Published On: Wed, Dec 14th, 2022

The Secret to Resolutions

Written by Rabbi Stephanie Shore

Shana Tova!

We are very fortunate to have with us today a bestselling author. This author is intelligent, dynamic and thought-provoking and with years of experience has learned how to express clearly and mindfully helpful information that can guide us and propel us into the next phase of our lives no matter what age we are.

I would like to introduce you to YOU! You are the author of YOUR Book of life and while the book we write may not be read by others our behavior tells the story and is experienced by the people we encounter, every day, 24 hours a day and 7 days a week.

It is said, in a given lifetime we will meet approximately 80,000 people and influence about 10,000 of them. Influence means the capacity to have an effect on the character, development, or behavior of someone or something.

Although, as Jews, we celebrated our Jewish New Year in September, our secular New Year is upon us. Many of us will make, “New Years Resolutions” which we know may last a while until we forget and resort back to our patterned lives.

In our book however, we are making an entry each day. What does our book say? Are our actions and behaviors telling a story that we would want our children to read?

We might think the book we write is kept locked up in the confines of our minds however if we look at the Unetaneh Tokef a prayer we recite during our High Holidays we read that, “God opens the book of our days, and what is written there proclaims itself, for it bears the signature of every human being.” The liturgy continues, saying, “The great Shofar is sounded, the still, small voice is heard; the angels, gripped by fear and trembling, declare in awe: This is the Day of Judgement! For event he hosts of heaven are judged.” The prayer continues with a litany of frightening and fateful reminders that our actions indeed not only influence others but the destiny or our own lives. Although there are popular legends concerning the origin of this poem, we do not know who wrote it but it’s words resound as a trumpet call for us to right ourselves quickly while the heavenly gates are open.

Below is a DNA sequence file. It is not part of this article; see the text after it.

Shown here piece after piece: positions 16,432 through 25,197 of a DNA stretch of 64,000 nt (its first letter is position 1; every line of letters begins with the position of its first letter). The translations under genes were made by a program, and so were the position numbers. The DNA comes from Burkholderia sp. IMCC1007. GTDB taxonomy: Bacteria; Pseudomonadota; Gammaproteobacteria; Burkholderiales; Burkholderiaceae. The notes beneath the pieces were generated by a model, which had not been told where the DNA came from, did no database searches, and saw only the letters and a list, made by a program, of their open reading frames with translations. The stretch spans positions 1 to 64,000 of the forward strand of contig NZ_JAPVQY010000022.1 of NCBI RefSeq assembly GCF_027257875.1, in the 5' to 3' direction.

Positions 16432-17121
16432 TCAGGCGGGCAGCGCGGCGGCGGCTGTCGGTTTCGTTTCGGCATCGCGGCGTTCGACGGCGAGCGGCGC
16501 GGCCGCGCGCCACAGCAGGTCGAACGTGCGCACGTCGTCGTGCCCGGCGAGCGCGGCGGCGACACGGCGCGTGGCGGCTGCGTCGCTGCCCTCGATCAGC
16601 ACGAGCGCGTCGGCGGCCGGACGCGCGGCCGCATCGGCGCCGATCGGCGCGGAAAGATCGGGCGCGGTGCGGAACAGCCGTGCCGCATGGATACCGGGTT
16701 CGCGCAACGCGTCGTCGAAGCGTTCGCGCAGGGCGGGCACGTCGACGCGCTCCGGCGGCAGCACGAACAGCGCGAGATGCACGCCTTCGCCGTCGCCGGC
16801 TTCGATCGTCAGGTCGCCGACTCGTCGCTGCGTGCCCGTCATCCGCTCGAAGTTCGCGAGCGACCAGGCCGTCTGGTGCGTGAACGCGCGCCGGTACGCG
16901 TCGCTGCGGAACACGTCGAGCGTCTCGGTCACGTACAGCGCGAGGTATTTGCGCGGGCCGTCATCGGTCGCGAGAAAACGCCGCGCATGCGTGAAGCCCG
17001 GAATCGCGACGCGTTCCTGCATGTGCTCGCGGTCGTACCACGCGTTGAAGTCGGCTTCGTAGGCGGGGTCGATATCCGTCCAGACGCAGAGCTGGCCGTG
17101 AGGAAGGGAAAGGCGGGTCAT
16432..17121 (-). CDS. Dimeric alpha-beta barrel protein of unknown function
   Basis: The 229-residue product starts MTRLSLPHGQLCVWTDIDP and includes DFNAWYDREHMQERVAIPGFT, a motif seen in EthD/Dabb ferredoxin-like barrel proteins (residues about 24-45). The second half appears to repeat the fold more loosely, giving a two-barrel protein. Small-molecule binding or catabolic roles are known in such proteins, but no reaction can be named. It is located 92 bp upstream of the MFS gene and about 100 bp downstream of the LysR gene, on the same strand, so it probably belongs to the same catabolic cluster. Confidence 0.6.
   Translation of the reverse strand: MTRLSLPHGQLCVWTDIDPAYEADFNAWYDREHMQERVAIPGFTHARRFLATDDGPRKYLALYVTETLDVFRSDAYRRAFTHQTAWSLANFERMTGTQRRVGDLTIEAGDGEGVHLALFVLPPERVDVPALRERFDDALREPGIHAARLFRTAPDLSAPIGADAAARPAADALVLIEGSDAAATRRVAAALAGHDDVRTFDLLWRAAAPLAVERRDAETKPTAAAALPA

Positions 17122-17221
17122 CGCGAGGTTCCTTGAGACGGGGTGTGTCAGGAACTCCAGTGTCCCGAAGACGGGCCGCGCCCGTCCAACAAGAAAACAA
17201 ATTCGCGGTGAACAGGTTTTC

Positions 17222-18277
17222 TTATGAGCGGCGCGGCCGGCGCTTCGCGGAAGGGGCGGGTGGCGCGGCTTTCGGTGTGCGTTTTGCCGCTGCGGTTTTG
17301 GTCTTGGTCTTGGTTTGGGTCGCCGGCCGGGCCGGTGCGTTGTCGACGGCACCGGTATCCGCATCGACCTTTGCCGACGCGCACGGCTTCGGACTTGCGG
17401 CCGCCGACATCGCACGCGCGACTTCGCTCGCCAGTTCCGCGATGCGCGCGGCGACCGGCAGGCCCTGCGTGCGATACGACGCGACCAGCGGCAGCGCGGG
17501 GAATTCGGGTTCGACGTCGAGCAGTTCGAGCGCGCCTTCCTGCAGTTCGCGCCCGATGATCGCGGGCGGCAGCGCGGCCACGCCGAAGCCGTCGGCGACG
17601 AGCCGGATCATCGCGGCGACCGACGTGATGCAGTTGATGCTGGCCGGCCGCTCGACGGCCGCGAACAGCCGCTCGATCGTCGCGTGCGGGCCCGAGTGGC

On Rosh Hashanah it is written on Yom Kippur it is sealed. We know what comes next: Who shall live and who shall die? Which is followed by a piyyut, a liturgical poem.  The concepts of which come from Jewish apocalyptic literature and parallel Christian writings based on similar sources, the most famous of which is the Dies irae (day of wrath)—found in the requiem mass—which offers a vivid description of the day of judgment for all humankind. Ours not the end of days as the Christian liturgy suggests but a yearly accounting of our lives.

I have never taken these words literally. Instead, I believe them to be a metaphor and a blueprint for our spiritual lives.

I have interpreted them in this way:

On Rosh Hashana it is written,

On Yom Kippur it is sealed:

How many shall continue existing the way they are, how many shall emerge into their true selves living and strive towards their highest inner potential?

Who shall embrace life, living each moment to its fullest, seeing the full spectrum of colors in every living thing and who shall survive, in a world that is small, seeing only shades of black and grey?

Who will live to an age that is seasoned to perfection and who shall overlook to enjoy the seasons?

Who shall be consumed by the heat of fiery passions and lusts, which call to our lower selves blocking us off from the Eternal Light that burns within us?

And who shall use things we instinctually need in an unbalanced way so that we drown ourselves in the waters of overindulgence?

Who will feel stabbed by the sword of victimization, rather than taking responsibility for actions and doing t’shuvah (amending our ways) in order to live with inner peace and serenity?

And who by the beast of ego that makes it impossible to admit that at times we are wrong?

Who will thirst with a craving unlike any other with a hunger of the soul that never satisfied?

Who will live ungrounded in the rich soil of our tradition, and therefore insecure within oneself and distressed by life like a flower plucked from its bed?

Who shall prevent themselves from growth by choking themselves off from the breadth of knowledge, wisdom and life, living in a mind that is small and filled with judgment, criticism, and prejudice?